Anger welcomes Kenya’s spike in Covid-19 pandemic cases

Wednesday, May 6th, 2020 00:00 |
A section of First Avenue Eastleigh, a suburb in Nairobi. The estate which has a middle low-income area has 29 Covid-19 positive cases the highest in Nairobi. Kenya has a total of 435 positive cases. Photo/PD/KENNA CLAUDE

Kenya yesterday confirmed a record 45 new Covid-19 cases taking the total infections to 535. 

Following the exponential spike in new infections, an angry Health Cabinet Secretary Mutahi Kagwe warned Kenyansagainst an increasingly casual attitude, saying the government would be compelled to enforce more stringent measures, including closure of hotels and restaurants re-opened last week.

He attributed the high number of cases to failure to adhere to safety protocols. “Somehow, somewhere along the line we seem to have come to a conclusion as a society that things have gone back to normal.

Today as figures show, things are far, from normal. Things are very challenging,” he said, adding that: “Those that are telling others that things are better are clearly lying to them.”

He told the media at the daily briefing on coronavirus, Mutahi said Eastleigh and Kawangware estates in Nairobi and Mombasa’s Old Town were emerging as hot spots having recorded the highest of cases reported so far.

Out of the 54 cases, 29 were from Nairobi, 11 from Mombasa, five from Wajir and one  a Somali national. 

Following the surge, Eastleigh now has 63 cases, Old Town, 39, and Kawangware, 24, stretching the total number of infections countrywide above the 500 mark.

Kagwe criticised Kenyans for abusing the re-opening of restaurants to party while drinking alcohol in violation of the social distancing rule and warned:  “The country is now treading on a dangerous path.”

Singling out how a number of party lovers are responding to the opening of restaurants, Kagwe pointed out that there are alcohol imbibers who have devised a tendency of hopping from one restaurant to the next grabbing  “one sausage and two beers” until they drink into stupor.

“By doing so, we make mockery of our two months’ worth of effort to prevent this virus. Ultimately, we are inviting death upon our loved ones and upon ourselves,” he said, adding that wantonly defying the set containment measures will now bear the brunt of the law as he promised to take action.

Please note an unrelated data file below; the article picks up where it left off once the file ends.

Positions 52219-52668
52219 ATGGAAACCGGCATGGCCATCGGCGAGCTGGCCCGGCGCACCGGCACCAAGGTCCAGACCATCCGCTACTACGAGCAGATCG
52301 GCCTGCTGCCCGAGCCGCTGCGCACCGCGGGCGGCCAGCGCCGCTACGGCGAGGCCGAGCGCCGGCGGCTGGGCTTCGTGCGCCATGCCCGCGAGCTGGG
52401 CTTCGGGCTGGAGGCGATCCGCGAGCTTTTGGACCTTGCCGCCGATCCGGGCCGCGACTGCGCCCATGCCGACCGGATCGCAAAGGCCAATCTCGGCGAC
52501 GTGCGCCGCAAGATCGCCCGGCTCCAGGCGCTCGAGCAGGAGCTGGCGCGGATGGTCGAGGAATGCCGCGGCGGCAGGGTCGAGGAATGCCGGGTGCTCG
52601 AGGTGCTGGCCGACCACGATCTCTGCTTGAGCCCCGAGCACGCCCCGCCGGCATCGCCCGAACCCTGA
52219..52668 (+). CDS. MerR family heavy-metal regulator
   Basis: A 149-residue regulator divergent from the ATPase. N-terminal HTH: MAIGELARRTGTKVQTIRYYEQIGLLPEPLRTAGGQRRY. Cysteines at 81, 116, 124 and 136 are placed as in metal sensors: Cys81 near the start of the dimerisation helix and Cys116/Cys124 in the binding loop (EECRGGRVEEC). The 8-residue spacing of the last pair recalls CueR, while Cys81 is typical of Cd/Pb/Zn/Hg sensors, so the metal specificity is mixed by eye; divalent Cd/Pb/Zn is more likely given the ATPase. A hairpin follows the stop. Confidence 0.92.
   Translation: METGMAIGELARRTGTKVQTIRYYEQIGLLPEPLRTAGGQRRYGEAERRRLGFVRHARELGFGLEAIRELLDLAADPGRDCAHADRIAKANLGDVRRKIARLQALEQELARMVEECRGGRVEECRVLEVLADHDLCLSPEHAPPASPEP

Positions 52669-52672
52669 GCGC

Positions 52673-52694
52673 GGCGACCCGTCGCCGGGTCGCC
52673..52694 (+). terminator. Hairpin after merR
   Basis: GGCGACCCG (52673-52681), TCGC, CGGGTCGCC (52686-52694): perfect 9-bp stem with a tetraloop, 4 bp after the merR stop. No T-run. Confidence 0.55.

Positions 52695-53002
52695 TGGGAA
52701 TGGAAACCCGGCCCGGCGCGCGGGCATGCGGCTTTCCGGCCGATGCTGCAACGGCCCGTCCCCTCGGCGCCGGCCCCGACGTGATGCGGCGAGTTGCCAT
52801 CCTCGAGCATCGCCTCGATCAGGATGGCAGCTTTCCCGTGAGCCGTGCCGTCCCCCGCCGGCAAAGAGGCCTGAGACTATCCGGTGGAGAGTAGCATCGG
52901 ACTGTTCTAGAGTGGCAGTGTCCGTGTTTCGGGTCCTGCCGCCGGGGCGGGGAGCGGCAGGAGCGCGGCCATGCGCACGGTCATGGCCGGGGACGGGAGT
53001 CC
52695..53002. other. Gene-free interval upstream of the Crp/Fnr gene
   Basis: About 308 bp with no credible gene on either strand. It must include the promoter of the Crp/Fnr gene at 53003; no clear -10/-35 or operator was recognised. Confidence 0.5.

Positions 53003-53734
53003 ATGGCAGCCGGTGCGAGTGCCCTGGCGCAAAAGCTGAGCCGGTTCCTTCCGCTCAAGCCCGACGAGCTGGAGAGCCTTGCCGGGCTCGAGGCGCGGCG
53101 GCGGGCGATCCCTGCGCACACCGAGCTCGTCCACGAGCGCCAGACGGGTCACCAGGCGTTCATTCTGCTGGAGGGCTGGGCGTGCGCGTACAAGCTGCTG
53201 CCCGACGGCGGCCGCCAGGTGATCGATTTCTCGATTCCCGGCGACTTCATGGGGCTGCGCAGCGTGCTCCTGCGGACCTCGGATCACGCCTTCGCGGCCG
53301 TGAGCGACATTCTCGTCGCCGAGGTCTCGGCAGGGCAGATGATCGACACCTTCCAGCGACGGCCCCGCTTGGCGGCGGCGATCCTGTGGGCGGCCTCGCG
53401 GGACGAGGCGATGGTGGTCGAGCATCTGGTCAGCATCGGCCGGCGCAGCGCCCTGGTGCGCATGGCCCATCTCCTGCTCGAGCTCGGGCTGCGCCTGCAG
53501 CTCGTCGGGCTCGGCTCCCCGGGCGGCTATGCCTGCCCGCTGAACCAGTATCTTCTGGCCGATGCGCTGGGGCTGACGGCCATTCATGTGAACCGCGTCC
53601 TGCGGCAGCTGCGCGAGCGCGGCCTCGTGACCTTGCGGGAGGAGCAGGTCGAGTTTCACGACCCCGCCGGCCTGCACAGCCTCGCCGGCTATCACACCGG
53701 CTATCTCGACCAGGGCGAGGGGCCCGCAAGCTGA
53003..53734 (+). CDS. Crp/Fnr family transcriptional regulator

He expressed concerns over the growing tendencies by Kenyans behaving in a misleading way saying “those who are exhibiting the indiscipline of leading others astray are becoming common phenomena”.

Safety protocols 

“I want to appeal to those who are not doing the handwashing, those not observing the social distancing, who are not observing the basic hygiene that it is as a result of such behaviour that today we are upwards at 45.

And we had been warned by those doing the modelling at the ministry that unless we change  we could see upwards of 50 people and of course this  has shown the picture of the model,” he said.

Kagwe said he has been sent messages by Kenyans expressing concerns that some people are flouting safety protocols and social partying, going to bars and congregating for Ramadhan against advice of their religious leaders.

He said the impacts of open gatherings in disregard to the containment measures have already been reflected in areas of Kibokoni, Kuze, Bondeni and Mlango Wa Papa in Mji Wa Kale (Old Town), which have now become hot spots behind spiking cases in Mvita sub-county.

Last week, Kagwe expressed concern over rising cases in Mvita predominantly within the congested Old Town, saying almost all cases in the area could be traced back to “a herbalist who died.”

The herbalist popularly known as Sharrif Karama was a nonagenarian who reportedly contracted the virus from a patient he was treating a few days before he was taken ill and rushed to hospital where he tested positive for Covid-19.

Karama died on April 19 and was buried the same day at Kikowani Cemetery in Tononoka area sending panic across Old Town.

His kin, including three children who lived with him before he died also tested positive in what now clearly points to the genesis of the spiking cases in the Old Town which now has 39 cases.

At Mackinon in Old Town, for example, it is not uncommon to see people coming out at around 6.30pm and gather around tables to grab bites of Iftar, a meal taken at sunset when Muslims end their daily Ramdhan fast.

They do this with little regard to social distancing despite daily reports indicating that Covid-19 cases in the area are increasing by the day.

But after being chided by Governor Hassan Joho, the residents have started to take caution.  They have, however, failed to heed his call for them to go for mass testing, arguing that they do not feel sick.

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